“NIU Libraries has launched a pilot Open Access Fund that will provide small grants to faculty and graduate students to help defray the upfront costs associated with open access publishing. Grappling with the costs for expensive journal subscriptions, a number of universities nationwide, including Harvard and MIT, are promoting open access publishing. It provides unrestricted online access to peer-reviewed journal articles, thus broadening access to scholarly research. The NIU Open Access Fund seeks to advance the use of open access as a means of distributing the research and creative work of the Northern Illinois University community.”
Library Copyright Alliance Submits Reply Comments to Copyright Office on Orphan Works
“On March 5, the Library Copyright Alliance (LCA, of which the American Library Association is a member) filed reply comments (pdf) to the US Copyright Office in response to the office’s October 22, 2012, Notice of Inquiry about the current state of play with orphan works and mass digitization.”
Google Says Authors Guild Lawsuit Could Shred Modern Card Catalog
“A victory for the Authors Guild in its copyright infringement case against Google would do nothing less than destroy the “modern version of the card catalog,” the search company argues in new court papers filed this week. “This case is about whether Google’s modern version of the card catalog — a search tool that allows anyone with access to the Internet to search among millions of books — can continue to exist,” Google says. Google’s sweeping rhetoric comes in its latest round of papers stemming from its book digitization effort, which involves scanning library books and displaying snippets of some of them in its search engine, in response to queries. The company is currently appealing an order by U.S. Circuit Court Judge Denny Chin allowing the Authors Guild to proceed with its case as a class-action lawsuit.”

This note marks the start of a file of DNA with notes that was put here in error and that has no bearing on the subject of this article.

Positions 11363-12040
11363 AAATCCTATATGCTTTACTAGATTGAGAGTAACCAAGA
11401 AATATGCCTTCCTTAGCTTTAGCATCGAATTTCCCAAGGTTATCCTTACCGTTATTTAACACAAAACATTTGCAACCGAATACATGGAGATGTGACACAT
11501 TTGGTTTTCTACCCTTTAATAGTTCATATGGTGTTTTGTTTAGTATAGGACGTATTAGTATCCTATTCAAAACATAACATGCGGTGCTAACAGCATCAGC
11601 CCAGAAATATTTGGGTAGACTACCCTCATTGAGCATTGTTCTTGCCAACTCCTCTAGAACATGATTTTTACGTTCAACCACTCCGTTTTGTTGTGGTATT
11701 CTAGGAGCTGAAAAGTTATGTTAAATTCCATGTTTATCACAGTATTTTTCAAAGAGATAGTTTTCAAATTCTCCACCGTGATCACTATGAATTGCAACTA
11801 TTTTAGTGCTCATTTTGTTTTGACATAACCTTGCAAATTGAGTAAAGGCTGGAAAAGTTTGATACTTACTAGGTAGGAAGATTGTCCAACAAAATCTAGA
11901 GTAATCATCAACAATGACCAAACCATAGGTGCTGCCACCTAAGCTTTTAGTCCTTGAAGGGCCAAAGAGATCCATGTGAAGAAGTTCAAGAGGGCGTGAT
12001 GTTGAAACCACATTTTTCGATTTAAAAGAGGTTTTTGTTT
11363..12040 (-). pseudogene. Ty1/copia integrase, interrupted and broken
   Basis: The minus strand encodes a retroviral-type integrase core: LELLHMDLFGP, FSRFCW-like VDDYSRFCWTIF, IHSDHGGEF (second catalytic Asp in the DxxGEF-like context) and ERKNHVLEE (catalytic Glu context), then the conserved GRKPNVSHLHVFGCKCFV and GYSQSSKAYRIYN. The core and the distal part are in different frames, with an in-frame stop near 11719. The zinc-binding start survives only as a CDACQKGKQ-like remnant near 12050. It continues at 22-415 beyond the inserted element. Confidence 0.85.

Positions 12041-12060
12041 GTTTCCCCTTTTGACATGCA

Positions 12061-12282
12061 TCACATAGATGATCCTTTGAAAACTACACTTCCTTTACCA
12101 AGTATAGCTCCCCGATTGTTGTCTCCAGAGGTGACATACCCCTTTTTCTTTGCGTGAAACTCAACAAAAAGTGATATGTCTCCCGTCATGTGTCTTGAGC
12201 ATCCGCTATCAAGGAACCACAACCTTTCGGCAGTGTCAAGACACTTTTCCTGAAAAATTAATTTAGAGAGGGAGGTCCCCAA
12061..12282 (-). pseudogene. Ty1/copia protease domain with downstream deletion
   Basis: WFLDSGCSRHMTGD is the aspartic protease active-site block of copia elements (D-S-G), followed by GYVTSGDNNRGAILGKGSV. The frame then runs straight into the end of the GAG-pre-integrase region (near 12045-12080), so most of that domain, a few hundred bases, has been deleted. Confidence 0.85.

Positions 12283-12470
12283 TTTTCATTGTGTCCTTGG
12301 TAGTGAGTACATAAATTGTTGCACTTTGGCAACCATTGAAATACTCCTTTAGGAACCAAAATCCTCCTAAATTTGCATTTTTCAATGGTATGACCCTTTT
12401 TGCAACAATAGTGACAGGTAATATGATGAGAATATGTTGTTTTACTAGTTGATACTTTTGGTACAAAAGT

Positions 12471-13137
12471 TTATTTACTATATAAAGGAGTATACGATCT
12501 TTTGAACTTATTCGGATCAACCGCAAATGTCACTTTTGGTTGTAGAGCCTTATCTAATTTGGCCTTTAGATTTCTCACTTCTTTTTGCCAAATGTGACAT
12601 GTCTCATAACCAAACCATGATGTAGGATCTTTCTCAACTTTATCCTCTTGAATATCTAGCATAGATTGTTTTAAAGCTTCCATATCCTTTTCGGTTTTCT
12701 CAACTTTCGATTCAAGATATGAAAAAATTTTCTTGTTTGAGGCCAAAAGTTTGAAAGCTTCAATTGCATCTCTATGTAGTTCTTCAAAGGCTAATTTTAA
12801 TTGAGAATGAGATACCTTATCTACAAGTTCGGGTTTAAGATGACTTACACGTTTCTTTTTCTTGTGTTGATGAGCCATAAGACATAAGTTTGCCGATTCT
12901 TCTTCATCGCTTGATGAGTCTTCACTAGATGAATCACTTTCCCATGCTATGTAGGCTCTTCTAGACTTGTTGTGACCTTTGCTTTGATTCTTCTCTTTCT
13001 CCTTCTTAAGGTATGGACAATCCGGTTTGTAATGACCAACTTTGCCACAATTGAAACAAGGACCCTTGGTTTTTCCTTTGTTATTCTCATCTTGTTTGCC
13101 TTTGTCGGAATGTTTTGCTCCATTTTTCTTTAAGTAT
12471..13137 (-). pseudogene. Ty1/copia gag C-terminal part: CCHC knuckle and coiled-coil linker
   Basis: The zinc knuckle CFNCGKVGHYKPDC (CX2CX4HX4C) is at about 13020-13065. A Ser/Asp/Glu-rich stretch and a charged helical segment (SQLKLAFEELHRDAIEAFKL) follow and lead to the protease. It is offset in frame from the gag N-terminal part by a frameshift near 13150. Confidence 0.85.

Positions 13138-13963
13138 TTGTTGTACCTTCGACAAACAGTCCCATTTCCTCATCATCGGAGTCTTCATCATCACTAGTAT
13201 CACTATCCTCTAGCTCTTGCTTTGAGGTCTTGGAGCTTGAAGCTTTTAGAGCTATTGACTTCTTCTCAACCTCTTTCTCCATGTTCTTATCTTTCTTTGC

CISPA is Back: FAQ on What it is and Why it’s Still Dangerous
“The privacy-invasive bill known as CISPA—the so-called “cybersecurity” bill—was reintroduced in February 2013. Just like last year, the bill has stirred a tremendous amount of grassroots activism because it carves a loophole in all known privacy laws and grants legal immunity for companies to share your private information. EFF has compiled an FAQ detailing how the bill’s major provisions work and how they endanger all Internet users’ privacy.”
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The Intersect Alert is a newsletter of the Government Relations Committee, San Francisco Bay Region Chapter, Special Libraries Association.